All patients developed an RAPD by 5 minutes. All anaesthetics were reported by surgeon and patient to have given satisfactory anaesthesia and akinesia.
There were no significant intergroup differences in the mean RAPD, which lightened with time (Table 1, Fig 1). There was a significant decay in RAPD from time 1 to 2 for all groups (p<0.001), and a significant difference in the rates of decay between the three anaesthetic types (p = 0.014) with the peribulbar group lightening fastest. Analysis of covariance revealed the level of decay was related to the amount of time elapsed (p = 0.03). However, when operation time was also included as a covariate, there was no significant relation between anaesthetic type and attenuation of RAPD (p = 0.278). By time 3 the RAPD had decayed so that no significant effects could be detected with respect to time of measurement, operation time, or anaesthetic type.
No RAPD was detected in two peribulbar subjects at time 2 and three at time 3, while 2 retrobulbar patients still had (temporary) defects at 18 hours.
Posterior sub-Tenon's, peribulbar, and retrobulbar anaesthetics reliably produced RAPDs in all subjects to a similar speed of onset and depth. Previous studies found RAPDs in only 31% following retrobulbar anaesthesia2 and 85% after peribulbar anaesthetics.1 The extent to which posterior sub-Tenon's anaesthesia produces a RAPD has not been previously investigated to our knowledge.
These differences may be due to non-standardised clinical methodologies which affect the sensitivity of RAPD testing.8
RAPD testing, performed in a systematic manner, is one of a number of methods of investigation of local anaesthesia which include perioperative vision,1 2 analgesia,7akinesia,1-3 7 visual evoked potentials.9Assessment of RAPD with crossed polarising filters4 5 is a simple, quick, and reproducible alternative to neutral density filters4 and clinical grading.10
There is disagreement as to whether peribulbar1 or retrobulbar9 anaesthesia has a more profound effect on optic nerve conduction when reduction in vision is used as an indicator. However, in our study there was no significant difference between the depth of RAPD caused by the three methods at any one time point. This is in keeping with the clinical impression that all three techniques can provide adequate, reliable anaesthetics and with a CT study which demonstrated rapid diffusion of contrast labelled anaesthetic throughout the orbit from point of injection.3Our peribulbar technique delivered twice the volume of anaesthetic but this did not increase the depth or duration of the RAPD.1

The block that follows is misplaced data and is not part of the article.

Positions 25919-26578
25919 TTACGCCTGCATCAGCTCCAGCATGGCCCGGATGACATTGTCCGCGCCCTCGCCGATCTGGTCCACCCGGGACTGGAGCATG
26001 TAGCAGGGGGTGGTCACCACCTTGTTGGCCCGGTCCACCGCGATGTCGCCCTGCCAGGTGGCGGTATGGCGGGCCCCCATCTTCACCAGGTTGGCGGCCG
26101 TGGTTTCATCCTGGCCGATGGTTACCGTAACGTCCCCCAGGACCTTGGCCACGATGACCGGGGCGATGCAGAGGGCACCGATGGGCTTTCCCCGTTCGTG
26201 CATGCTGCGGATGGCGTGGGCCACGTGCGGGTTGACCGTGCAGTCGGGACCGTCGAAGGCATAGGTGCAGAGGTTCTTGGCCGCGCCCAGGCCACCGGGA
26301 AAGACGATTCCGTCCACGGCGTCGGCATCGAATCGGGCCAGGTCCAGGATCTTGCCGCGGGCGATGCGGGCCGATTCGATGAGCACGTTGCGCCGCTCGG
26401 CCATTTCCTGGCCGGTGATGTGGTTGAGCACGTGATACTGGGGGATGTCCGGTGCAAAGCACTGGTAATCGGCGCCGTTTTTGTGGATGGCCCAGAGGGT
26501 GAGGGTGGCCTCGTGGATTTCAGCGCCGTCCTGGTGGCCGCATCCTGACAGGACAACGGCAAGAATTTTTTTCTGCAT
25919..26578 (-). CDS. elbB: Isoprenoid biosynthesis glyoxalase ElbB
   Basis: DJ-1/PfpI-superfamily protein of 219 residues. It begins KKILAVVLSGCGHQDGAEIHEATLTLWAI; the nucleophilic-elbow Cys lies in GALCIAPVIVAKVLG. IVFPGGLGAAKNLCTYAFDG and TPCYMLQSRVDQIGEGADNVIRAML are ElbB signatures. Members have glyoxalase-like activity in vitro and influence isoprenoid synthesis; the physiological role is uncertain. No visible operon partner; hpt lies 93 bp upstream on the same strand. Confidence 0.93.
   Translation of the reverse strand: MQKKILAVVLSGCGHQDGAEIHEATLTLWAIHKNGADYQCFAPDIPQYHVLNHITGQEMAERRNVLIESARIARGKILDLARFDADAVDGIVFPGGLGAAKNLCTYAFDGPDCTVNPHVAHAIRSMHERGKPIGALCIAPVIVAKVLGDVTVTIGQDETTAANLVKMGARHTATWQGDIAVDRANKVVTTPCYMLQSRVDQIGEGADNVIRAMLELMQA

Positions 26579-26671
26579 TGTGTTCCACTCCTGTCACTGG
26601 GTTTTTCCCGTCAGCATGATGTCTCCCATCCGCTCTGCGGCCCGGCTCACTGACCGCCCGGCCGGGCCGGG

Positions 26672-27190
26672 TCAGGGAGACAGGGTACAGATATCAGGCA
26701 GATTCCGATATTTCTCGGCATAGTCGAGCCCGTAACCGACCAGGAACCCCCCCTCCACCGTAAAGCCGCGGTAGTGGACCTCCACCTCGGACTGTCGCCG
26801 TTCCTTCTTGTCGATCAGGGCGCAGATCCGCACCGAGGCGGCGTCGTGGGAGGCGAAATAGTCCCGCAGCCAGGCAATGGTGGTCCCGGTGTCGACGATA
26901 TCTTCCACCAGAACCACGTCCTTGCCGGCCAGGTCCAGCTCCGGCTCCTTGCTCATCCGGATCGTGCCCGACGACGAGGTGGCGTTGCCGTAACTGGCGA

RAPD appeared to recover more quickly initially following peribulbar anaesthesia (p = 0.014 (time 1–2)) (Fig 1). Also, two patients had temporary, residual RAPDs up to 18 hours after retrobulbar anaesthetics. However, the longer exposure to the microscope light for the sub-Tenon's and retrobulbar groups may have prolonged RAPD depression by retinal bleaching. When operation time was entered as a covariant it was found to have a significant effect on the depth of the postoperative RAPD (p = 0.031), reducing the difference between the anaesthetic groups' RAPD decay to p = 0.063. It would be interesting to compare these results with pupil changes after phacoemulsification after topical anaesthesia which was not practised in this unit at the time. The degree of pupillary dilatation may also influence RAPD by increasing retinal bleaching.
As the offset of RAPD was similar for all anaesthetic types no one method could be said to allow better vision for the patients' journey home.
Disclaimer: The authors have no financial interest in any product named in this paper.